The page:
Hodgkin’s lymphoma represents approximately 10 to 15 percent of lymphoma cases in the United States. It commonly affects young adults and while it is curable, treatment is often associated with debilitating short- and long-term adverse effects, such as secondary cancers and infertility.
 
Based on a literature review of 17 previously published studies, individuals who smoked had a 39 percent higher risk of developing Hodgkin’s lymphoma compared to those who have never smoked. Men who currently smoke had a 78 percent increased risk of Hodgkin’s lymphoma, while older patients (those older than 30 to 40 years) had a 76 percent increased risk. While there was no apparent increased risk of lymphoma in individuals who smoked fewer than 10 cigarettes per day, the risk jumped to 51 percent in those who smoked more than 20 cigarettes per day.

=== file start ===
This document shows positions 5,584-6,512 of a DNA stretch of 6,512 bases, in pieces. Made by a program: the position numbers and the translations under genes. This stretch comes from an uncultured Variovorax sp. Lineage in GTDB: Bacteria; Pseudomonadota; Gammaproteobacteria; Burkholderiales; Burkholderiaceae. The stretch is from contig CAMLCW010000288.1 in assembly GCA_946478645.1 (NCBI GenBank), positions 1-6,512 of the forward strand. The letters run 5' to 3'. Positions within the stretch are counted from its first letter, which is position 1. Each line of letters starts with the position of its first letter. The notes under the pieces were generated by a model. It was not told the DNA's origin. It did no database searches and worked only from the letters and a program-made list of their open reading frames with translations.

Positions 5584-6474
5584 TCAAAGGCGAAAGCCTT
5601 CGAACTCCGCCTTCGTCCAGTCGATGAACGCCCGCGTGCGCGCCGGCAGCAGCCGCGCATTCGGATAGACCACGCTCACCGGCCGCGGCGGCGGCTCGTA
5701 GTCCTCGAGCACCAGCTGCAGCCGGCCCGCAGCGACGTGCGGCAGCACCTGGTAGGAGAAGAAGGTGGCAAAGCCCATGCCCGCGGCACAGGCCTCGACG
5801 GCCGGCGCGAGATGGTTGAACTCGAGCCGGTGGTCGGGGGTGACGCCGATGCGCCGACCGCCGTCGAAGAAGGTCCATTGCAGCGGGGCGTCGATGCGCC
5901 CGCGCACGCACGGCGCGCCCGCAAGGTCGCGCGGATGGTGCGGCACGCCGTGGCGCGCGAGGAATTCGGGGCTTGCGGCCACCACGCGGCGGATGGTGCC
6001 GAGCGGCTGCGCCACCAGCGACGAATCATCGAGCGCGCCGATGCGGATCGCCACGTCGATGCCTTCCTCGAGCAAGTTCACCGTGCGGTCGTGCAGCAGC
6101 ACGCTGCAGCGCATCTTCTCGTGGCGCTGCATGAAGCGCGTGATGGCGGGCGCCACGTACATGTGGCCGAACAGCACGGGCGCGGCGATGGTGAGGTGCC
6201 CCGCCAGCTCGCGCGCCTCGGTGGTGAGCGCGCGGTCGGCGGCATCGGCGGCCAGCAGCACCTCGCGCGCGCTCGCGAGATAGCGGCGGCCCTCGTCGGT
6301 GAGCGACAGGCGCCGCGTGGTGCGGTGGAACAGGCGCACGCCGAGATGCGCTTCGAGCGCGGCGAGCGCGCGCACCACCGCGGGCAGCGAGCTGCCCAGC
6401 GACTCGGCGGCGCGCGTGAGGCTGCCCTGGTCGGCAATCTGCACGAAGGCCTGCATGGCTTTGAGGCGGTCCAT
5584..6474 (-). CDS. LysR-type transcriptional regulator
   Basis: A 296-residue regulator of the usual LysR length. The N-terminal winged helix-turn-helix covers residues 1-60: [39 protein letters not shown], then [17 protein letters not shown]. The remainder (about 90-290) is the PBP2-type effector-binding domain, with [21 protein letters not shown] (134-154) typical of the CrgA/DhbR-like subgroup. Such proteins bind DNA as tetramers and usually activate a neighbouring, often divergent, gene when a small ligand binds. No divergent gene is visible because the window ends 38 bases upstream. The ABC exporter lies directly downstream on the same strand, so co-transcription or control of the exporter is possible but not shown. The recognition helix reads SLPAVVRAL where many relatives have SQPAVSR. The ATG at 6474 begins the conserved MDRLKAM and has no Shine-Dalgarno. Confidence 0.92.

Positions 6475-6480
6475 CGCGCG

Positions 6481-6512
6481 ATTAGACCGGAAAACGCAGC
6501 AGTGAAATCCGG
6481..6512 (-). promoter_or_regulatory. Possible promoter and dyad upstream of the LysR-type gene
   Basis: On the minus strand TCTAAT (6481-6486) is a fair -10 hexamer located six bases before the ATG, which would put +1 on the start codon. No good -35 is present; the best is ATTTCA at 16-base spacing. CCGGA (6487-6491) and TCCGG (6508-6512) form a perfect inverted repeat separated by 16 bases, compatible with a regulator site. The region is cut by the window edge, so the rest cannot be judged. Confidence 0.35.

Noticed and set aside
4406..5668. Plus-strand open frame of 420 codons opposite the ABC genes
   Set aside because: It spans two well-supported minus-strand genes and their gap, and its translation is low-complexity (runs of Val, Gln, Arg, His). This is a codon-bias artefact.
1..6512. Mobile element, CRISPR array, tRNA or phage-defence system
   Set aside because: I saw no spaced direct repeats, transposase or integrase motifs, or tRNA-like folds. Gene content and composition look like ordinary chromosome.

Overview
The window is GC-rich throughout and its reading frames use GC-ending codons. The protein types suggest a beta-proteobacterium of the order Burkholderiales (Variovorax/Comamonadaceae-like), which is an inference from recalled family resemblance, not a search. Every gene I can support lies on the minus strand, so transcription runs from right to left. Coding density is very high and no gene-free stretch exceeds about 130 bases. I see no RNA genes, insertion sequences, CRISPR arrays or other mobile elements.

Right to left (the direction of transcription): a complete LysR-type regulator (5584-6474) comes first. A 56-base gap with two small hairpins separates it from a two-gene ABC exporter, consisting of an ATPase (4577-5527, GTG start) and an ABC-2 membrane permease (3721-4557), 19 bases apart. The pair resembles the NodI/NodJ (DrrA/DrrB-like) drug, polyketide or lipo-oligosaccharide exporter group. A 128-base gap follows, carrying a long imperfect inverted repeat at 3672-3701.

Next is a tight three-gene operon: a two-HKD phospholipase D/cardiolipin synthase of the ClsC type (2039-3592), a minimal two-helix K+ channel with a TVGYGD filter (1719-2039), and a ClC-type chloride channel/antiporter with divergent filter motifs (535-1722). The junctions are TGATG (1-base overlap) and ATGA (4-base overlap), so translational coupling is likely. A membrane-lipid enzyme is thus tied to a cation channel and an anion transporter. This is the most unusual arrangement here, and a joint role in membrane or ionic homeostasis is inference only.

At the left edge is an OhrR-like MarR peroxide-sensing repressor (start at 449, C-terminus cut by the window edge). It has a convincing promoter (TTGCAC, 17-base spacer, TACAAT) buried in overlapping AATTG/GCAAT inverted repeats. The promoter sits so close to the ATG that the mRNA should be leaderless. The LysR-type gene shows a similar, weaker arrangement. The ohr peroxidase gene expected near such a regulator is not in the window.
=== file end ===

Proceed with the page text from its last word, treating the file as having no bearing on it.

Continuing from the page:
“It appears we can now add Hodgkin’s lymphoma to the list of the many diseases and conditions that are linked to cigarette smoking,” says lead author Jorge J. Castillo, M.D., a hematologist/oncologist with The Leonard and Adele R. Decof Family Comprehensive Cancer Center at The Miriam Hospital. “Our findings suggest that quitting smoking can significantly reduce the risk of developing this disease.”

Tailored smoking cessation interventions needed for smokers with physical disabilities

People with physical disabilities, including mobility impairments, smoke at a higher rate than the general population, yet very few smoking cessation studies have targeted this group of smokers. Now, a new study by The Miriam Hospital’s Centers for Behavioral and Preventive Medicine, published online by the journal Health Psychology, suggests that helping smokers with physical disabilities lead more active and fulfilling lives may improve their readiness to quit smoking.